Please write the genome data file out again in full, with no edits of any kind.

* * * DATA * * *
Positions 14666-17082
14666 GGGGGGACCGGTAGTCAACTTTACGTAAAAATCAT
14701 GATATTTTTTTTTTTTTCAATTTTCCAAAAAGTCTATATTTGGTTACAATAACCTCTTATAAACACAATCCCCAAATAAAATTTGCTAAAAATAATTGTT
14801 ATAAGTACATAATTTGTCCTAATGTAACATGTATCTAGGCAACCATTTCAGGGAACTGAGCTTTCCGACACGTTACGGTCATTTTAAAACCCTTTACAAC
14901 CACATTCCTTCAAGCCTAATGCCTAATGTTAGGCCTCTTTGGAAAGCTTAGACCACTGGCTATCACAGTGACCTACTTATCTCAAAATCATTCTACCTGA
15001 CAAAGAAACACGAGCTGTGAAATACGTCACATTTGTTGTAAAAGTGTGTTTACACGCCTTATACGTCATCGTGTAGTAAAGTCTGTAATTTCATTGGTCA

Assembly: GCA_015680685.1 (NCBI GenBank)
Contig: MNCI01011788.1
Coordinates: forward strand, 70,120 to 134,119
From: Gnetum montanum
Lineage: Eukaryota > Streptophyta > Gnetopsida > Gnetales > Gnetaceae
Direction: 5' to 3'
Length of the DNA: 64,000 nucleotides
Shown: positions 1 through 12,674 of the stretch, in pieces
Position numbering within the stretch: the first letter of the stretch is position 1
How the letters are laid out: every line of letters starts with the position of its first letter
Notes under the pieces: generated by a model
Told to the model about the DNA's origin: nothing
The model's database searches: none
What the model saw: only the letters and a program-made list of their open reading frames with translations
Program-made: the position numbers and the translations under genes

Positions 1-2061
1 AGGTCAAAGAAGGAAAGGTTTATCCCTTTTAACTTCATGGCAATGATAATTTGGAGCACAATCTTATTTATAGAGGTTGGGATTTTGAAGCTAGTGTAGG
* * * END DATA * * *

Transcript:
Positions 14666-17082
14666 GGGGGGACCGGTAGTCAACTTTACGTAAAAATCAT
14701 GATATTTTTTTTTTTTTCAATTTTCCAAAAAGTCTATATTTGGTTACAATAACCTCTTATAAACACAATCCCCAAATAAAATTTGCTAAAAATAATTGTT
14801 ATAAGTACATAATTTGTCCTAATGTAACATGTATCTAGGCAACCATTTCAGGGAACTGAGCTTTCCGACACGTTACGGTCATTTTAAAACCCTTTACAAC
14901 CACATTCCTTCAAGCCTAATGCCTAATGTTAGGCCTCTTTGGAAAGCTTAGACCACTGGCTATCACAGTGACCTACTTATCTCAAAATCATTCTACCTGA
15001 CAAAGAAACACGAGCTGTGAAATACGTCACATTTGTTGTAAAAGTGTGTTTACACGCCTTATACGTCATCGTGTAGTAAAGTCTGTAATTTCATTGGTCA

Assembly: GCA_015680685.1 (NCBI GenBank)
Contig: MNCI01011788.1
Coordinates: forward strand, 70,120 to 134,119
From: Gnetum montanum
Lineage: Eukaryota > Streptophyta > Gnetopsida > Gnetales > Gnetaceae
Direction: 5' to 3'
Length of the DNA: 64,000 nucleotides
Shown: positions 1 through 12,674 of the stretch, in pieces
Position numbering within the stretch: the first letter of the stretch is position 1
How the letters are laid out: every line of letters starts with the position of its first letter
Notes under the pieces: generated by a model
Told to the model about the DNA's origin: nothing
The model's database searches: none
What the model saw: only the letters and a program-made list of their open reading frames with translations
Program-made: the position numbers and the translations under genes

Positions 1-2061
1 AGGTCAAAGAAGGAAAGGTTTATCCCTTTTAACTTCATGGCAATGATAATTTGGAGCACAATCTTATTTATAGAGGTTGGGATTTTGAAGCTAGTGTAGG